was cycled by DCFS between various family member placements. During this period, she experienced abuse and neglect from her caregivers, including periods of homelessness. 

CR even implies that such cases are the norm: 

Rosie S.’s childhood had the hallmarks of trauma and instability that DCFS is accustomed to seeing in children entering foster care, including early childhood abuse and neglect, family violence, frequent moves, and unstable placements. [Emphasis added] 

The point is not that such examples should be left out.  The point is that the far more common circumstances under which children come into DCFS “care” should have been included.  Who says poverty is confused with neglect?  Among others, Children’s Rights itself – in its excellent public policy work, which often is at odds with its own litigation.  

As for reunification, the McLawsuit does mention that – but only in one specific context: foster youth
who are themselves parents and wind up needlessly separated from their own children because of various rules and policies in their placements.

CR rightly condemns this without addressing the question of all the young people in foster care whose own families are denied what they need to reunify. 

With curbing needless removal off the table (as usual in a CR McLawsuit), what’s left?  The McLawsuit doesn’t say, but typically that silence, combined with the false claim that LA doesn’t have “a minimally adequate array of safe and stable placements” means another foster parent recruiting campaign or maybe another pay raise for foster parents – who already often are taking in children because of those children’s own parents’ poverty.  And quite possibly more “group homes,” probably with some sort of euphemism in the name.  

CR’s policy arm produced an outstanding report condemning such “congregate care.”  Perhaps the litigation arm never read it – no wait, that can’t be it; CR’s litigation director is credited as a co-author.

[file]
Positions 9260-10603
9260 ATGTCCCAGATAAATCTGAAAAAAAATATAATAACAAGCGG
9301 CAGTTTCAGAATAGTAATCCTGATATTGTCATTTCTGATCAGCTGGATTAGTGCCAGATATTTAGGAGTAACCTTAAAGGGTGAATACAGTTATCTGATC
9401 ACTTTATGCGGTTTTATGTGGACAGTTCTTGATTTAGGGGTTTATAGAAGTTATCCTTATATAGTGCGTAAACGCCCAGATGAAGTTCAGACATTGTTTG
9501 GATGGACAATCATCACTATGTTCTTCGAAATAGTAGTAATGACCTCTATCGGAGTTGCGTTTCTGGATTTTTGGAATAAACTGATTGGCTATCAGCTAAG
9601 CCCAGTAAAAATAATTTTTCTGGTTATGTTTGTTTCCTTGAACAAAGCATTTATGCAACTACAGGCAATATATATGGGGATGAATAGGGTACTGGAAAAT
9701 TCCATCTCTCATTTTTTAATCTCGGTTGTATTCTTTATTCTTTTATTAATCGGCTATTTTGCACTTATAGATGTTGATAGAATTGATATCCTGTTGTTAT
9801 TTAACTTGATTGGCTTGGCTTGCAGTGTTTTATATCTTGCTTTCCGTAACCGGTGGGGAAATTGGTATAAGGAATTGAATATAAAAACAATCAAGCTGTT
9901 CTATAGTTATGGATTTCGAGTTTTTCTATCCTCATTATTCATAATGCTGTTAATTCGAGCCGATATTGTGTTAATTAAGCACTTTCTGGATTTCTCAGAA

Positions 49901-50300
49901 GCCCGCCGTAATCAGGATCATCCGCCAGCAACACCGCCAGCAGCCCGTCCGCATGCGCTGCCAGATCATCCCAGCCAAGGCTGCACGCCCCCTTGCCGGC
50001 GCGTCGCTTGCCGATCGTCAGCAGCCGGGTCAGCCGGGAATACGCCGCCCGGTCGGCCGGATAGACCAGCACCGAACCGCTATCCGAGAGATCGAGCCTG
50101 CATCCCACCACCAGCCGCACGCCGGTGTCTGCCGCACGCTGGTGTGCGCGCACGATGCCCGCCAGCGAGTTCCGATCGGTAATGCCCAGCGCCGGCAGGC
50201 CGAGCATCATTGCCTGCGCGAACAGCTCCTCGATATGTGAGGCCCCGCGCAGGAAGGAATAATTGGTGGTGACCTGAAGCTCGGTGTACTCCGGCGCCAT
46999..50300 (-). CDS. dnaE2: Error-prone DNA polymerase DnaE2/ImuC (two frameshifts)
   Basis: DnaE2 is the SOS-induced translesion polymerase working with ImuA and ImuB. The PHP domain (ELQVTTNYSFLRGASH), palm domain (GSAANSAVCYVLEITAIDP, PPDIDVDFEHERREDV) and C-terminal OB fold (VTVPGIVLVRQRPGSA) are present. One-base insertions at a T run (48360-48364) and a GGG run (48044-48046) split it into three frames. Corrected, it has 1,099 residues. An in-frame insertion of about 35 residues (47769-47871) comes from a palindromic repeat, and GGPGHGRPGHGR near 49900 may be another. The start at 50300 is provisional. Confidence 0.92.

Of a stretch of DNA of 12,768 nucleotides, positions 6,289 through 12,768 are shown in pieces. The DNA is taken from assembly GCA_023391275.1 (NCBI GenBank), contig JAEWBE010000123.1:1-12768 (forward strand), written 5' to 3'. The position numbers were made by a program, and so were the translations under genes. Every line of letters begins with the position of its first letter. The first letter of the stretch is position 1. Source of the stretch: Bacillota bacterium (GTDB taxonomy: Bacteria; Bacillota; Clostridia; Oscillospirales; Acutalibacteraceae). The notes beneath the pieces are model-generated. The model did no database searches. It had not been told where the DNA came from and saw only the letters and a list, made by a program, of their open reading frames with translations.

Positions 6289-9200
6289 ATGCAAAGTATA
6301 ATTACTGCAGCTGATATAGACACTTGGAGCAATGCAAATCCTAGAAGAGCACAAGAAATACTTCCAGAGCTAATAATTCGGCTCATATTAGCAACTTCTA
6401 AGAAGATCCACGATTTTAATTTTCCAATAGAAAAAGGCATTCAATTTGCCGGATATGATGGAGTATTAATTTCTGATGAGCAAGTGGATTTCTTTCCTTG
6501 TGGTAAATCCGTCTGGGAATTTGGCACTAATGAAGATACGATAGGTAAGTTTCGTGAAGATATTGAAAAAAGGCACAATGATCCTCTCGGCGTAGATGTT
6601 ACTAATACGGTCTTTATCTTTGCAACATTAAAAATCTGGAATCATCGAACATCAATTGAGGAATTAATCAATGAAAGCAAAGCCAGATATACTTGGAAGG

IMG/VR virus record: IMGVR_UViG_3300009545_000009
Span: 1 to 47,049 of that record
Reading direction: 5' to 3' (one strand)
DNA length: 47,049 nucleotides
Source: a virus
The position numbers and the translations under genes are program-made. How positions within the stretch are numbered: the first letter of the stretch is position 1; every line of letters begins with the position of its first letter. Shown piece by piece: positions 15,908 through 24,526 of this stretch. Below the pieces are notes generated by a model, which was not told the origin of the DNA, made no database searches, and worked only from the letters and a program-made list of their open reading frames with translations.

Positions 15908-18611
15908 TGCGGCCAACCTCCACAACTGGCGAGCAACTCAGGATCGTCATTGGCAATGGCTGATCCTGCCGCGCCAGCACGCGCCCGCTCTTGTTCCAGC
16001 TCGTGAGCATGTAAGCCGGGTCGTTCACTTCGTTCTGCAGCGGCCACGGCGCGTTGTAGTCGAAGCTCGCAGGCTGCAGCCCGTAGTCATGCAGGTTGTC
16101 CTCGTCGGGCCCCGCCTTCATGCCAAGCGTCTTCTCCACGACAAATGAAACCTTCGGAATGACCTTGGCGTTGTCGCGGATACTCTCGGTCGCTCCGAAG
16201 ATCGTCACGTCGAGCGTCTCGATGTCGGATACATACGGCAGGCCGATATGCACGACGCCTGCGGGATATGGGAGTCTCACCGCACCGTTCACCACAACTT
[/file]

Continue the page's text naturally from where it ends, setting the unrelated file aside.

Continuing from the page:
So when the inevitable settlement takes place it is quite possible that scarce funds that could be far better used to keep families together will be diverted into creating CR’s vision of “a minimally adequate array of safe and stable placements” – as happened in Michigan and Georgia. 

Tokenism about racism 

Children’s Rights is a group that once actually claimed, in a fundraising pitch, to be “driving a national conversation about the urgent need to end unjust government intervention in the lives of Black children and families.” 

That makes especially offensive how that whole issue is handled in this McLawsuit.  It isn’t.  It is simply mentioned in passing that “The overwhelming majority of foster youth in Los Angeles County come from low-income Black and Latino communities.”  And then, much later: “[T]he harms of Defendants’ failures disproportionately fall on already marginalized youth—youth of color, queer youth, pregnant and parenting youth, and youth with disabilities—as these youth are vastly over-represented in the Los Angeles County foster care population.” 

There is nothing about why this is the case, except for a hint, buried in a footnote. 

For clarity purposes, this brief uses the traditional terms “child welfare system” and “foster care system” to refer to the system of policies and supportive services meant to ensure the safety, wellbeing, and permanency of children, youth, and families. We recognize that the term “family

regulation system” more aptly describes this set of government structures, which far too often unjustly regulates marginalized families. 

But the Los Angeles McLawsuit doesn’t address how to stop “this set of government structures” from unjustly regulating marginalized families. 

The McLawsuits never do.